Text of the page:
Illustration by Neyva Hernandez

Amazon’s Electronic Bracelets

Amazon recently released wristbands that track each and every employee’s movement. Is this just an effort to streamline production, or and perhaps something more insidious?

Feb 10, 2018

Jeff Bezos, founder and CEO of Amazon, has transformed the digital age by introducing methods of monitoring and delivering customers’ purchases. Amazon suggests what you should buy, and then conveniently ships it to your doorstep in less than twenty-four hours. After revolutionizing the marketing channel, Bezos now wants to speed up his employees by helping them locate inventory more efficiently. Bezos plans to accomplish this by having employees wear an ultrasonic wristband able to guide them, by means of vibration, towards the desired package. The patent for the innovative wristband was recently approved and is now ready to be implemented. This incredible innovation sounds like a science-fiction dream come true, but in reality the implications of this sort of tracking may prove more suspect.
There seems to be no apparent ethical concern in Amazon’s innovation. Like other creative entrepreneurs, Bezos is experimenting with new methods that, if proven successful, would hasten the company’s service and ease employees’ lives. In fact, my preoccupation does not originate from the wristband itself, but from the numerous functions that this object may serve. The ultrasonic wristband is endowed with sensors that can monitor wearers’ hand motions. These sensors even pick up on non-work-related movement. If an employee has an itching scalp and chooses to ease the nuisance by scratching his head, the wristband is able to detect that movement. This represents a very intimate tracking of human movement.
Unless there is a hair lice outbreak inside the plant, I am certain that none of Amazon’s highly skilled managers care about an employee scratching their head. However, the risk that comes with being able to monitor each employee’s movement is that the wristband becomes an object to control the employee’s performance and behavior rather than one to facilitate their work. Thanks to the wristband’s groundbreaking technology, managers are now gifted with precious information that can guarantee them evidence when criticizing the under average performance of an employee. They could accuse employees of unnecessary movements that deplete the efficiency of output.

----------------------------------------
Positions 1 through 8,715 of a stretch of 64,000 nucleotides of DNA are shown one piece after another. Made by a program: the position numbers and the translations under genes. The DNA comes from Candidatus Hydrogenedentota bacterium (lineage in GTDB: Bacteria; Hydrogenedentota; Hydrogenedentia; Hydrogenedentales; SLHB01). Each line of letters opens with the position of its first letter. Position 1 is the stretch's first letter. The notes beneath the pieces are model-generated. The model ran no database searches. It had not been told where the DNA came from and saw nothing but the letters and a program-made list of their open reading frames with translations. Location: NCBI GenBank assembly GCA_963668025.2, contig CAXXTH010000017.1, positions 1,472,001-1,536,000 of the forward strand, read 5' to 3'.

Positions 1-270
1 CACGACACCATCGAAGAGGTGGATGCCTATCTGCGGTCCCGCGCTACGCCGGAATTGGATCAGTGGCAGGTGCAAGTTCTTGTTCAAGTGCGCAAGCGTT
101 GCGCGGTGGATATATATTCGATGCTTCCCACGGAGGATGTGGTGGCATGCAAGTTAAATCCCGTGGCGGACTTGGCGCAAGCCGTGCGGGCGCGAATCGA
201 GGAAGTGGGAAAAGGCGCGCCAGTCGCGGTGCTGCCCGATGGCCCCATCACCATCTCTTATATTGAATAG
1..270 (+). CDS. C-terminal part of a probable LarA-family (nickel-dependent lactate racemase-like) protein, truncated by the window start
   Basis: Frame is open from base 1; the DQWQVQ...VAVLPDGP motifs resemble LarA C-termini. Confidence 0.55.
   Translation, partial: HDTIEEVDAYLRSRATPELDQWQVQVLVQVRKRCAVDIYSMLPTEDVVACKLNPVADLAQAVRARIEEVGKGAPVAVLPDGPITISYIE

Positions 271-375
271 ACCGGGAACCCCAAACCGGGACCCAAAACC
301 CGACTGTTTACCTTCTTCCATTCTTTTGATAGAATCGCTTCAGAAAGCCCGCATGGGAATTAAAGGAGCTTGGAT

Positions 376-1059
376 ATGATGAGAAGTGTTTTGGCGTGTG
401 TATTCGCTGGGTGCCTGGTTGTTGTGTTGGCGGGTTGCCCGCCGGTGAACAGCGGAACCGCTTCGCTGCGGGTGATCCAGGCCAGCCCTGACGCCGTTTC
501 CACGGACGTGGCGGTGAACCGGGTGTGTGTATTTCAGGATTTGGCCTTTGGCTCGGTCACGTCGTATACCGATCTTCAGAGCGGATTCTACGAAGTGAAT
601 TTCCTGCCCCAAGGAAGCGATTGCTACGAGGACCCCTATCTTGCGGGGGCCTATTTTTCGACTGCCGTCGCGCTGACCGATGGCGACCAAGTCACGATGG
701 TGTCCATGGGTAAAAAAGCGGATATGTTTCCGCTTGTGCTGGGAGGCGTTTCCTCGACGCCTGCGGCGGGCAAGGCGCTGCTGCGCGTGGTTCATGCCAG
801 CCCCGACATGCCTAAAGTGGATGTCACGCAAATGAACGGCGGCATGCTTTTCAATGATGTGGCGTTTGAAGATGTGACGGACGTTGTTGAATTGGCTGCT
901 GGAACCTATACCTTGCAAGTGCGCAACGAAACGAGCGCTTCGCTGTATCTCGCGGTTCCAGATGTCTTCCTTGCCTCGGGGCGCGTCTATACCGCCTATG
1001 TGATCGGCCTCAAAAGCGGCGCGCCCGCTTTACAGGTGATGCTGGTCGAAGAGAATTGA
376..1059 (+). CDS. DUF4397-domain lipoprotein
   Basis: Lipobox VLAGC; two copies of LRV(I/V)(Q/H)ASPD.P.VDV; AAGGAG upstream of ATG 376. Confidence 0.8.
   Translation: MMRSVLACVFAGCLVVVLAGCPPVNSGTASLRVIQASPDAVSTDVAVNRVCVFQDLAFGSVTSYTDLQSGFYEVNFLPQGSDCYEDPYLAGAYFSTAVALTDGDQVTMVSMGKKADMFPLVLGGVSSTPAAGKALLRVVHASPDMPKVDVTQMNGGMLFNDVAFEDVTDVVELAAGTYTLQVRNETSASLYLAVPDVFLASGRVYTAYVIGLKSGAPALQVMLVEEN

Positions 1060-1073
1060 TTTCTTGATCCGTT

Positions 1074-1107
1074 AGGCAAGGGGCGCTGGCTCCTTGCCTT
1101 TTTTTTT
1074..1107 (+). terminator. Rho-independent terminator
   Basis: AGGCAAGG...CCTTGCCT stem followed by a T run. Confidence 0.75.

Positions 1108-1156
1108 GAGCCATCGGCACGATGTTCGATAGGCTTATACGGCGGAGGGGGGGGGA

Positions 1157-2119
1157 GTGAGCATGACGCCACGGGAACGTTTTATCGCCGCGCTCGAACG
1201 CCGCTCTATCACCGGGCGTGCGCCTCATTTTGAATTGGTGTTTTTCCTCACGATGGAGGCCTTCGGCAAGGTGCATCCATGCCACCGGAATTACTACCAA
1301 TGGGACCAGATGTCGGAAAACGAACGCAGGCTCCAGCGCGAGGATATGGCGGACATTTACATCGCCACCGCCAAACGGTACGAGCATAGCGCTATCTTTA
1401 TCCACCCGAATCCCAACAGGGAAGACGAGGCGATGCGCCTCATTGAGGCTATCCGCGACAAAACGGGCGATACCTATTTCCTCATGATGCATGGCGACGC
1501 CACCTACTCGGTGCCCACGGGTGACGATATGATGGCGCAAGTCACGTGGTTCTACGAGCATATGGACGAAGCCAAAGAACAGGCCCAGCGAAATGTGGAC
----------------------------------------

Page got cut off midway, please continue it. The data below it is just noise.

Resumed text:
Employees scratching their heads could become a matter of managerial discussions. This kind of working environment is representative of modern-day slavery and not of an innovative workplace. An innovative workplace should take into account employees’ privacy and not mess around with them to simply increase efficiency.
It can be said that, given the rapidity and magnitude of technological change, the wristband is an innovation that Amazon must neither ignore nor be afraid to use. In a capitalist society where the biggest reward is assigned to the quickest and most efficient firm, Amazon cannot risk losing to a more cold-hearted firm. However, there is a fine line between being a competitive firm and an unethical one. In order to protect employees’ privacy while incentivizing a positive working environment, the wristband must be used with extreme care. The wristband should exclusively serve the purpose of facilitating employees searching for packages and should not serve as a managerial tool to extract information on their performance. To this end, governments also have an essential role in ensuring that Amazon’s plants follow ethical procedures.
As Amazon moves forward with its technological advances, both within the company and in its consumer products, we should remember to keep a critical eye on. Development does not always mean change in the right direction; as technology moves into uncharted ethical territories we must diligently question companies on their treatment of employees with regards to these advancements.
Andrea Arletti is Opinion Deputy. Email hin at
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